Pekka Rinne got the start for the Predators in net. After a scoreless first period, the BJ's got on the board as Rinne made several good scrambling saves. A weak clearing attempt allowed Columbus to keep the puck in the offensive zone, and Derick Brassard hammered a shot at the net that Rinne initially stopped. However, the puck slid between Rinnes pads and trickled over the goal line. Definitely a goal that Rinne should have stopped.

In the third period, a bogus hooking call sent Jason Arnott to the box, and Columbus executed the power play perfectly. Kristian Huselius buried a beautiful pass across the slot on a play where Rinne didn't have much of a chance.

However, Rinne let in his second soft goal just :39 seconds later as he went down in snow angel mode to stop the puck. Unfortunately, the puck squirted out from under him and Fredrik Modin opportunistically slapped the puck into the open net.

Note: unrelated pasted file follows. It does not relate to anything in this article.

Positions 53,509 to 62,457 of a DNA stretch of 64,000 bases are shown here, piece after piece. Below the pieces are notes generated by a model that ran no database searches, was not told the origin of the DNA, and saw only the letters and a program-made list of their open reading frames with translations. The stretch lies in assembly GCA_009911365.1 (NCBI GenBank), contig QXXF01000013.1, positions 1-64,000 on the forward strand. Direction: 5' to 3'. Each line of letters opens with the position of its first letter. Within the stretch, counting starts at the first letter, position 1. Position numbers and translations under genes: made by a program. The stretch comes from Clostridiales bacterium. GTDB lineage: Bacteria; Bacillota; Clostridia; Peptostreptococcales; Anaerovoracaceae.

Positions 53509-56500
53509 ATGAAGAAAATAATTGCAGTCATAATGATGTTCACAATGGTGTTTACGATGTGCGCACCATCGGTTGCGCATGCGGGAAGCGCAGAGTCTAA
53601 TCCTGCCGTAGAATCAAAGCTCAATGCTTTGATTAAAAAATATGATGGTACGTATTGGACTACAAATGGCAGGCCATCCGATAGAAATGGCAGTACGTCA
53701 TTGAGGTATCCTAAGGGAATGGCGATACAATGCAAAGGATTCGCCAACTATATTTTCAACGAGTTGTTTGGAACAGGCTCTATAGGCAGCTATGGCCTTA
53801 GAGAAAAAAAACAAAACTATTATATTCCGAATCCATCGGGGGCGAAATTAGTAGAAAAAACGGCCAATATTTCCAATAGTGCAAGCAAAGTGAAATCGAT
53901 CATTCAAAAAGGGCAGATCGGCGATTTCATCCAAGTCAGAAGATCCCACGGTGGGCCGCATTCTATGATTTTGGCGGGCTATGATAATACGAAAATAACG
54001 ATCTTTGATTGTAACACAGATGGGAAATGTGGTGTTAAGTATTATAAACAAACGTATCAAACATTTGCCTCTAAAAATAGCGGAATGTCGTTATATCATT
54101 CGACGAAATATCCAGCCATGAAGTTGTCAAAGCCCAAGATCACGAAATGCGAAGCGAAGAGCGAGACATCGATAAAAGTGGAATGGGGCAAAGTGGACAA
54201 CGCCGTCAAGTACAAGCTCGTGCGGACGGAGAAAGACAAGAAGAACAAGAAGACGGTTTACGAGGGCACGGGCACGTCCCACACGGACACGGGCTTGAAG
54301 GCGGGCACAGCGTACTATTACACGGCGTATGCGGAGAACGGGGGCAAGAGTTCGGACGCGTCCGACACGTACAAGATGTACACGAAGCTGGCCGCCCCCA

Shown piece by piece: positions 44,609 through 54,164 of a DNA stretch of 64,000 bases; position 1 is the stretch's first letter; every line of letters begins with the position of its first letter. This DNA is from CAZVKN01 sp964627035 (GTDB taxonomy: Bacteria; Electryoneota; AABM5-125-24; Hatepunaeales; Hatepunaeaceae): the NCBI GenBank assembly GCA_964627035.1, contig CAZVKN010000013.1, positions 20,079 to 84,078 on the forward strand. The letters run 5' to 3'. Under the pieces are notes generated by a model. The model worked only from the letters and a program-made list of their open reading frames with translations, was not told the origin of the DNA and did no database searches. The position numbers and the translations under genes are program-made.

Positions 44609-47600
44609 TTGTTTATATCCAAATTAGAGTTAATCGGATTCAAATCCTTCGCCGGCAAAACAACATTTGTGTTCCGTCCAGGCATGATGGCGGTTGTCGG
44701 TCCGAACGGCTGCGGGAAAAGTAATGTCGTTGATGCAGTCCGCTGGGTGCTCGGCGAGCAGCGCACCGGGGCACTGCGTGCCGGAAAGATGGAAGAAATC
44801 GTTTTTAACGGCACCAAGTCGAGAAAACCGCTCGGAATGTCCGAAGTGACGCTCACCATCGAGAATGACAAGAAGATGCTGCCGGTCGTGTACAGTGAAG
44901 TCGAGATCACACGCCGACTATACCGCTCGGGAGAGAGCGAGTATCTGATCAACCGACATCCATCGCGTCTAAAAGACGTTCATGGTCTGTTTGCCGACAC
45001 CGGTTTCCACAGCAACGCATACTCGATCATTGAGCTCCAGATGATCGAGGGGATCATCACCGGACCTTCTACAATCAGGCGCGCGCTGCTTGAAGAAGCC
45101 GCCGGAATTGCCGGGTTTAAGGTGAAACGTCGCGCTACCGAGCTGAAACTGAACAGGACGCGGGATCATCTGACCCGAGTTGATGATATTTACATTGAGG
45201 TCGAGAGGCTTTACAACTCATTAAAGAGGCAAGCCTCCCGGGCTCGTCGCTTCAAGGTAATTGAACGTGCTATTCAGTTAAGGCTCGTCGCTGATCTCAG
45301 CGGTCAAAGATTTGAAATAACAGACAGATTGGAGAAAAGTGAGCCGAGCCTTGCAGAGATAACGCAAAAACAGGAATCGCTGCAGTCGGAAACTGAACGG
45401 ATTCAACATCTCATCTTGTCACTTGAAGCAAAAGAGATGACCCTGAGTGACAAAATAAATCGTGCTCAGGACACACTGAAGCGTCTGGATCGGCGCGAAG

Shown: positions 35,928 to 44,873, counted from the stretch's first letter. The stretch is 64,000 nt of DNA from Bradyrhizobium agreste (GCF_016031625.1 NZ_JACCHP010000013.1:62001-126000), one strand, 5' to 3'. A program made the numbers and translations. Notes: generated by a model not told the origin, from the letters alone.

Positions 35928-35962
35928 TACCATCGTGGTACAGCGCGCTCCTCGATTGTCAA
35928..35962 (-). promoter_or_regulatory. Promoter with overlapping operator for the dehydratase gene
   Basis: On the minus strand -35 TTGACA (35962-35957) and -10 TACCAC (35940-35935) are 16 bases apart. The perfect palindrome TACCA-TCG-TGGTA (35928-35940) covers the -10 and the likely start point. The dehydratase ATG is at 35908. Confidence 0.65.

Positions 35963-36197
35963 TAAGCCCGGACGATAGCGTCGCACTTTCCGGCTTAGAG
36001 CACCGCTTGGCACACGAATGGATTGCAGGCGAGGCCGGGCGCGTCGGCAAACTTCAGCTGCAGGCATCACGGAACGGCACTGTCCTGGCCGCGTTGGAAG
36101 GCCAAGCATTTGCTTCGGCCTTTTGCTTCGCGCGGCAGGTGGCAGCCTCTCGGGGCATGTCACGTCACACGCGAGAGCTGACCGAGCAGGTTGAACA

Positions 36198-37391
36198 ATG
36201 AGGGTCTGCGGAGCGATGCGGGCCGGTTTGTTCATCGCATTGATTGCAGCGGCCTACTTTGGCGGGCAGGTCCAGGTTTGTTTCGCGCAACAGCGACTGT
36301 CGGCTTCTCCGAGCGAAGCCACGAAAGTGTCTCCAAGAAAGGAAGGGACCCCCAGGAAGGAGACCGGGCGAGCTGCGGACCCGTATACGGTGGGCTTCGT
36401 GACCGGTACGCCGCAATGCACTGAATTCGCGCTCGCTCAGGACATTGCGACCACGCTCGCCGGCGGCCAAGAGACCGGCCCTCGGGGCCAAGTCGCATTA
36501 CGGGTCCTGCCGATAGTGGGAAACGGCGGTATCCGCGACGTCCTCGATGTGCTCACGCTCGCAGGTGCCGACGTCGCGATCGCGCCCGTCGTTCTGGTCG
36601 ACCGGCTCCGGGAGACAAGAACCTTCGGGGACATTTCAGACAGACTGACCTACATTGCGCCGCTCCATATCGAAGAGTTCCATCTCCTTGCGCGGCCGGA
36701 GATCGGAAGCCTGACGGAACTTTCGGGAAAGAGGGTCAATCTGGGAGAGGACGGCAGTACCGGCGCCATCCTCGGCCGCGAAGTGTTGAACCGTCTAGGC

Down 3-0, the Predators looked as if they had completely imploded. Marty Erat changed the momentum as he wired a shot to the far post past a screened Steve Mason. With ten minutes to go, the Predators had life.

Erat fired a shot a Mason, who gave up a big rebound and the puck vacuum, Patric Hornqvist swept up the rebound and rifled it past Mason for a one goal deficit. Hornqvist's goal was his team leading 21st of the year.

The Predators could not get another puck past Mason, and lost their fourth game in a row.